Traveling Rams: Ramaz Commuters Express Outrage at New Schedule


Aviva Lehman '22

“This new schedule for commuters is absolute narishkeit!” says David Gitelman ’22. For years, Ramaz has claimed they are accommodating towards commuters as an Open House campaign to attract non-city dwellers. However, many commuters at Ramaz would argue that this claim is far from the truth. “Ramaz does not care for commuters.” states Izzie Ottensoser ‘22. The administration claims that last year’s decision to make davening second period was to help commuters. Many times students who live in Manhattan will decide to show up late or skip davening on test days, giving an unfair advantage over commuters who cannot do this. First period class before davening will act as an incentive for city kids to show up on time, erasing that advantage over commuters. However, most commuters argue that not only does this not help them, it actively harms them more than it does city kids. “The thing about davening second period is that I take the bus from Great Neck so when davening was first period, if there was traffic and I was late, it was fine because I can catch up in davening. But now, if I’m late, I’m missing actual class time and learning that I can’t get back.” says Eliana Sobel ‘22. The administration assumes that the lateness problem among the student body is fixable and controlled by individual students. While simply “waking up or leaving earlier” can be an effective method of preventing latenesses for the Manhattan kids, it is not the case for commuters. For those who take the bus or the train, timing is completely out of their control. 

“Ramaz changing the start and end times by 15 minutes was meant to help commuters, but all it really did was help city kids get home 15 minutes earlier. It had no effect on commuters at all. People keep telling me to just wake up earlier but I already get up at 6am plus it wouldn’t make a difference because regardless what time I wake up or school starts, the bus still comes at the same time because the school doesn’t communicate the correct times to the bus company. Also, even if my bus did come 15 minutes later, there is still traffic so it wouldn’t make a difference.”- Brayden Serphos ‘22. Ozzie Kramer ‘22 says, “The school assumes that everybody’s ability to come on time is in their control, and that might be the case for city kids, but it is not true for commuters. Everything that contributes to my lateness is not in my control so it is absurd I should be punished for that.” The departure and arrival time for the bus is decided by the bus company, not the students. Students waking up or leaving the house earlier would have no effect on arrival time because it is simply not in their control. Even so, some commuters wake up as early as 5:30am. Many students believe waking up earlier than that would be unhealthy and ridiculous. Additionally, traffic is a big factor in lateness for bus takers, something completely out of both the students and the bus company’s control. While the lateness policies still affect city kids, the punishment for lateness seems cruel and unusual for commuters whose inability to come on time isn’t their fault. “I find it honestly offensive when I get lateness emails for being 15 minutes late. Like I don’t commute over an hour just to be punished for a 15 minute lateness that was out of my control. Me being late isn’t the same as a Manhattan kid being late and it’s unfair we get the same punishment.”- Mia Denti ‘22. While it might be true for someone who lives on the Upper East Side and walks to school to be on time by leaving the house earlier, it doesn’t work like that for commuters who travel over an hour to get to school and aren’t in control of the factors that contribute to their latenesses.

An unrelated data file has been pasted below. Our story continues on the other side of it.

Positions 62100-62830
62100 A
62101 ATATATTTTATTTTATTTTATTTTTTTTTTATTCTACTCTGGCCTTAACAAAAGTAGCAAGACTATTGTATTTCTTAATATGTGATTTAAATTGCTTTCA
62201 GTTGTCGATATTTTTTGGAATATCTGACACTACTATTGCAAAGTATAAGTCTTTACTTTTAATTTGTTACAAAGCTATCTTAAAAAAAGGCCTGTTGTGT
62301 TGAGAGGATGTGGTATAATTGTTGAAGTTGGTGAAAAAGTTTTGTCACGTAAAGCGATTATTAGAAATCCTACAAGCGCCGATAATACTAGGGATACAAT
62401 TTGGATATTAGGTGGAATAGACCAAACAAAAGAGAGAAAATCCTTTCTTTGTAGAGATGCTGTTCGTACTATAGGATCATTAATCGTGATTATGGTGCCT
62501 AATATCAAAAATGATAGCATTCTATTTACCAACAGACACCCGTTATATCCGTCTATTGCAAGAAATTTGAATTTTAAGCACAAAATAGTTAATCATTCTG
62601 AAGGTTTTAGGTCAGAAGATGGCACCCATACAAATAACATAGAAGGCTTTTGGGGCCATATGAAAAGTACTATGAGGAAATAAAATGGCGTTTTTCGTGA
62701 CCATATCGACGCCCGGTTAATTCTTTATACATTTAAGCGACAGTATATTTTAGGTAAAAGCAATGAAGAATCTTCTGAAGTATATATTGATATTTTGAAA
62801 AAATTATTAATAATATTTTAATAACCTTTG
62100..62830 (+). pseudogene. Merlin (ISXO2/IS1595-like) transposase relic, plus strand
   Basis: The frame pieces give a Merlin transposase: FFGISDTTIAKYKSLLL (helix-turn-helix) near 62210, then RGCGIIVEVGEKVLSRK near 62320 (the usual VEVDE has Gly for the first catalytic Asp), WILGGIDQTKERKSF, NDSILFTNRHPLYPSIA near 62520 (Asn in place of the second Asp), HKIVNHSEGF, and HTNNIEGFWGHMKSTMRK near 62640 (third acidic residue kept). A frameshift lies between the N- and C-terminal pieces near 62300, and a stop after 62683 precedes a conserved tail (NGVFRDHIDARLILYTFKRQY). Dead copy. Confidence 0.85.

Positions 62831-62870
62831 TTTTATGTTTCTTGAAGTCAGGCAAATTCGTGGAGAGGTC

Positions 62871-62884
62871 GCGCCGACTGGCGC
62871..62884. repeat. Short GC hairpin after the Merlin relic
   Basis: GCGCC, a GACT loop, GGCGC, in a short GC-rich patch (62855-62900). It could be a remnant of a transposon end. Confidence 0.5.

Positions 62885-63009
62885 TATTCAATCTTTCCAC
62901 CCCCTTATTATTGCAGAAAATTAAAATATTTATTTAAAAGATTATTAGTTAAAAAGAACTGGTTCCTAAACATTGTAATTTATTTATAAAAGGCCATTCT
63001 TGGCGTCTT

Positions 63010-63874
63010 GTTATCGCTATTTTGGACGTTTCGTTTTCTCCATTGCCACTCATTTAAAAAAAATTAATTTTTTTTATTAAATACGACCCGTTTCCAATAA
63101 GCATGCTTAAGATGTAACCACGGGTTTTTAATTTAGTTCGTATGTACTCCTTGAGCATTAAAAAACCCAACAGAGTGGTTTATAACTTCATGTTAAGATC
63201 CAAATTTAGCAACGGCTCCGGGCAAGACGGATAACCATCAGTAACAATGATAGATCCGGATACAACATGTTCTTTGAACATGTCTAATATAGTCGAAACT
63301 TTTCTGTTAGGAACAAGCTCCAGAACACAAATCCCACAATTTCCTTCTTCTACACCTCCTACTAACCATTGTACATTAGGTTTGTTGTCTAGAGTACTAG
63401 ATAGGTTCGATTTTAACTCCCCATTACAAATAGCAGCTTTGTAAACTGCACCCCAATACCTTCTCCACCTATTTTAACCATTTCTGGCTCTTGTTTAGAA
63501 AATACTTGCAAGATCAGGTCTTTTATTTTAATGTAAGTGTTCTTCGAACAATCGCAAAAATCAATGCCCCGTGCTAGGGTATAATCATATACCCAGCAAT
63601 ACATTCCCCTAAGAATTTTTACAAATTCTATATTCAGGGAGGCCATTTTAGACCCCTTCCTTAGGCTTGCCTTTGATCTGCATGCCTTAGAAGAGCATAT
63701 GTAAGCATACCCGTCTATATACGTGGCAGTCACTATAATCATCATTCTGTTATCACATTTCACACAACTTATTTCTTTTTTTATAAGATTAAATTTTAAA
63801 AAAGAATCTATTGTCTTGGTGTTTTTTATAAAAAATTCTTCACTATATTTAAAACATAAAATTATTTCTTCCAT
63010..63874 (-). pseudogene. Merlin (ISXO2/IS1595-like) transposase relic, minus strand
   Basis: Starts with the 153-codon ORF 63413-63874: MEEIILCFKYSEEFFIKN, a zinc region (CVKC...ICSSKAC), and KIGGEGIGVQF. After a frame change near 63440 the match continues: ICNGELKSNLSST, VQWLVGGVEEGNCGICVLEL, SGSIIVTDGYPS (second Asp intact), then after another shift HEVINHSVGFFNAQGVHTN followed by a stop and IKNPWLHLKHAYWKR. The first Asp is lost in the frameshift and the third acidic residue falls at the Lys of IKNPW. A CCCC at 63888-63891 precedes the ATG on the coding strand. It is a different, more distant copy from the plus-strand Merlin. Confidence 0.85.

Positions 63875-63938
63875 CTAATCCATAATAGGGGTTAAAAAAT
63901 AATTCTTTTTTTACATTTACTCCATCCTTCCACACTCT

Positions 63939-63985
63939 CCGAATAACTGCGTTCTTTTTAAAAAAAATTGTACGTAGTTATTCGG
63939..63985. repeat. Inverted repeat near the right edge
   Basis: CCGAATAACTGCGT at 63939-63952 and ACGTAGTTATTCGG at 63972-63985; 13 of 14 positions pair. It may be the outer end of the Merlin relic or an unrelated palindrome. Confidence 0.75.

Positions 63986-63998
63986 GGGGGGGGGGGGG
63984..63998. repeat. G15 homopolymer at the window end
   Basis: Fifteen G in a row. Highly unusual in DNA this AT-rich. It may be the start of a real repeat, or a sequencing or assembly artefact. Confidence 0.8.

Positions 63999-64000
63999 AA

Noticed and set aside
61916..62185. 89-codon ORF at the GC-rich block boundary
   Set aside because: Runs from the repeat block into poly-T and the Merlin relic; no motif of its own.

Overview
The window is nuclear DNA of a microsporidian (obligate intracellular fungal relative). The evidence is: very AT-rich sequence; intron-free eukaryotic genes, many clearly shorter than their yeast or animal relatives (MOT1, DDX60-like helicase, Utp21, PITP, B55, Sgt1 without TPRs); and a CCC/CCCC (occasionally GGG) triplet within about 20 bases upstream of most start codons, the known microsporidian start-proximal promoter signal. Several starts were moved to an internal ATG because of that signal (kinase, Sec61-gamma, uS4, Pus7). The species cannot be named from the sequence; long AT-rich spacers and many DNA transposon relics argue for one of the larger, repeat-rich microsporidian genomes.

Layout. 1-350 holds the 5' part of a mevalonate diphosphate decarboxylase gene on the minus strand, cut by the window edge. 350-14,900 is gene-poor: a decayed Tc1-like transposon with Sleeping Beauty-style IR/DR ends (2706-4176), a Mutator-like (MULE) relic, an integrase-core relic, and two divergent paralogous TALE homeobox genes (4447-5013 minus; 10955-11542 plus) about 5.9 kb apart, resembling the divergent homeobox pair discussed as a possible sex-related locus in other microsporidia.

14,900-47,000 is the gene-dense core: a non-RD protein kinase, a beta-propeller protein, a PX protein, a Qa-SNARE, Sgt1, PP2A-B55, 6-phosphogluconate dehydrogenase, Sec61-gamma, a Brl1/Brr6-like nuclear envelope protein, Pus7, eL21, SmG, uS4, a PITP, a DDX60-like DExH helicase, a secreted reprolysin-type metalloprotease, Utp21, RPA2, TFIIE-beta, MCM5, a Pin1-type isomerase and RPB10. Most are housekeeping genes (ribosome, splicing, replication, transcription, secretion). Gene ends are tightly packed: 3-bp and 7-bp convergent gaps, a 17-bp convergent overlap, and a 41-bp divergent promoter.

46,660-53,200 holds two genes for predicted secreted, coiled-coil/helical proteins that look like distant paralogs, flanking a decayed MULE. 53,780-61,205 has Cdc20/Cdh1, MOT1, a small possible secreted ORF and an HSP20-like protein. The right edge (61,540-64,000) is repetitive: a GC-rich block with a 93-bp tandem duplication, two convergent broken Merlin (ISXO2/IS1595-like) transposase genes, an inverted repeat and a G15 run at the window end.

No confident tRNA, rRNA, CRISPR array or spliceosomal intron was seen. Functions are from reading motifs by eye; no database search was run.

The general negativity from commuters surrounding the new schedule makes one wonder why the administration keeps making these changes for the sake of commuters when it only harms them. “It’s like the administration keeps saying they make these changes for non-city kids but like I don’t think the administration has ever talked to any real commuters about it because not a single commuter I’ve talked to has said they liked the new schedule. They keep making these decisions to help commuters but they’ve never taken the time to ask actual commuters what we really want so they just end up making things worse for us.”- Mati Finkelstein ‘22. 

In addition, the second period davening isn’t even an effective method at preventing latenesses. Many students still skip davening, they just opt to skip first period classes as well. While it is understandable that, as a Jewish institution, we should require davening, it is not necessary to enforce strict and unfair rules to those who clearly have no desire to participate. Jessica Moskovits ‘22 says, “Those who want to daven, show up to davening and those who clearly don’t want to daven, don’t show up. As long as davening isn’t disrupted, I don’t really see the need for such strict policies.”